Thoughtless remarks, careless words can undo racial harmony: Minister
Minister says S'pore must fight hate speech, extremist ideology and foreign interference
Thoughtless remarks and careless words that go viral instantaneously can easily undo racial harmony and disrupt the multicultural society in Singapore, said Second Minister for Home Affairs Josephine Teo yesterday .
Highlighting a recent incident where the police were falsely alleged to have targeted Malays during their enforcement checks at MRT stations, Ms Teo said such baseless allegations stir up racial tensions and damage people's confidence in the Home Team.
"We must redouble our efforts against hate speech and attempts to break our social cohesion," said Ms Teo. These remarks were made by Ms Teo amid an ongoing controversy over a rap video, widely criticised as racist, by YouTube entertainer Preeti Nair and her brother Subhas Nair.
They made the video in response to a "brownface" advertisement to promote e-payment website epaysg.com which featured Mediacorp actor and DJ Dennis Chew portraying characters such as a woman in a tudung and a man with visibly darker skin.
Ms Teo was speaking to a group of Home Team officers and volunteers gathered for the annual Home Team National Day Observance Ceremony.
"We will update the Maintenance of Religious Harmony Act, to strengthen our levers against elements that may harm our religious harmony," said Ms Teo.
The minister, in her remarks, also outlined two other security challenges for Singapore - extremist ideology and foreign interference.
There were also the security risks associated with Singapore's open borders, said Ms Teo, citing the incident last month where Myanmar nationals were deported after they were found to have organised and gathered support for armed violence against the Myanmar government.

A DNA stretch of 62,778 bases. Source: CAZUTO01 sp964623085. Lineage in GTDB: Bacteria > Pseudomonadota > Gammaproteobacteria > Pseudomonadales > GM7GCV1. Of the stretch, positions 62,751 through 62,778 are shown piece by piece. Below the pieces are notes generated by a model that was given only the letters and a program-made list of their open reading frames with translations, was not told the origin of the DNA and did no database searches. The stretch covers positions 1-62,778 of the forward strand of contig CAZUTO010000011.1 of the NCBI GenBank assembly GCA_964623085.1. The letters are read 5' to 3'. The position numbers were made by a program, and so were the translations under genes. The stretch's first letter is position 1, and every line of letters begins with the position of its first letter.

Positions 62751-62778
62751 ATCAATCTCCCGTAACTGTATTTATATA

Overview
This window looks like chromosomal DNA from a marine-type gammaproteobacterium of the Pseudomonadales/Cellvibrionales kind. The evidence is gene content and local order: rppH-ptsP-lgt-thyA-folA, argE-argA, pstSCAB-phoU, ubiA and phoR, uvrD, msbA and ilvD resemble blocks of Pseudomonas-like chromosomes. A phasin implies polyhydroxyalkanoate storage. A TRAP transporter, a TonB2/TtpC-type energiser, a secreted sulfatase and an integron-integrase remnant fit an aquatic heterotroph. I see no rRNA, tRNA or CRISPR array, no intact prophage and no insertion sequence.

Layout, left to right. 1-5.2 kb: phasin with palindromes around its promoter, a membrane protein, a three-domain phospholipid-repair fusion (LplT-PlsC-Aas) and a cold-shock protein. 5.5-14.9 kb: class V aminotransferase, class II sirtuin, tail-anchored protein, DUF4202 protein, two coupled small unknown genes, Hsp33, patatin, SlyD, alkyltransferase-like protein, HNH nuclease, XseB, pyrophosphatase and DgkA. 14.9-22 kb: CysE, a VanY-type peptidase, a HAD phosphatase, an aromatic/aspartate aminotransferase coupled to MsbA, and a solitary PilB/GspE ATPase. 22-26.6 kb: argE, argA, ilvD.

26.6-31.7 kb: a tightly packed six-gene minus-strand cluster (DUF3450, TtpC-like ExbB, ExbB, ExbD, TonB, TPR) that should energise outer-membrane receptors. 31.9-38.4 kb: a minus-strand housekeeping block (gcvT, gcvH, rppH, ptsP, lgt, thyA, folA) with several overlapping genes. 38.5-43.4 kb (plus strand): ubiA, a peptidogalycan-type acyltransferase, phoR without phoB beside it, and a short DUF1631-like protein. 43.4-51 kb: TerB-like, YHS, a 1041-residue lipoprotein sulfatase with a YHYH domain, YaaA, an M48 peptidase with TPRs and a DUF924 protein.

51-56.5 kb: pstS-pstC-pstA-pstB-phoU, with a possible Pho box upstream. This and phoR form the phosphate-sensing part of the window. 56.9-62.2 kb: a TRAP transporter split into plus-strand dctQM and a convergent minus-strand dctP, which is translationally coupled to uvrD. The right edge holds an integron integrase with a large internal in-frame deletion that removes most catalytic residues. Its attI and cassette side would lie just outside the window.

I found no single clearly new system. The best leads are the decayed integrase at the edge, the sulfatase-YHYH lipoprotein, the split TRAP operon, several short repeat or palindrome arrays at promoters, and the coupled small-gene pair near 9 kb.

"Events like these do not mean that we should close our borders, but we need to be vigilant to who is allowed to stay here. Our hospitality should not be exploited to the detriment of our people," she said.
Ms Teo told the gathering as 2019 marked Singapore's Bicentennial, the team behind the event pondered and consulted people over important questions such as what Singaporeans believe defined them as a people.
"No two persons had exactly the same views but there were common traits identified," she said.
These included Singapore's openness to people, trade and investment, multiculturalism which undergirds the national identity, and the belief that self-determination has bound Singaporeans to be masters of their own fate.
"These traits continue to be important for our survival and success, but they also point to the challenges we face," said Ms Teo.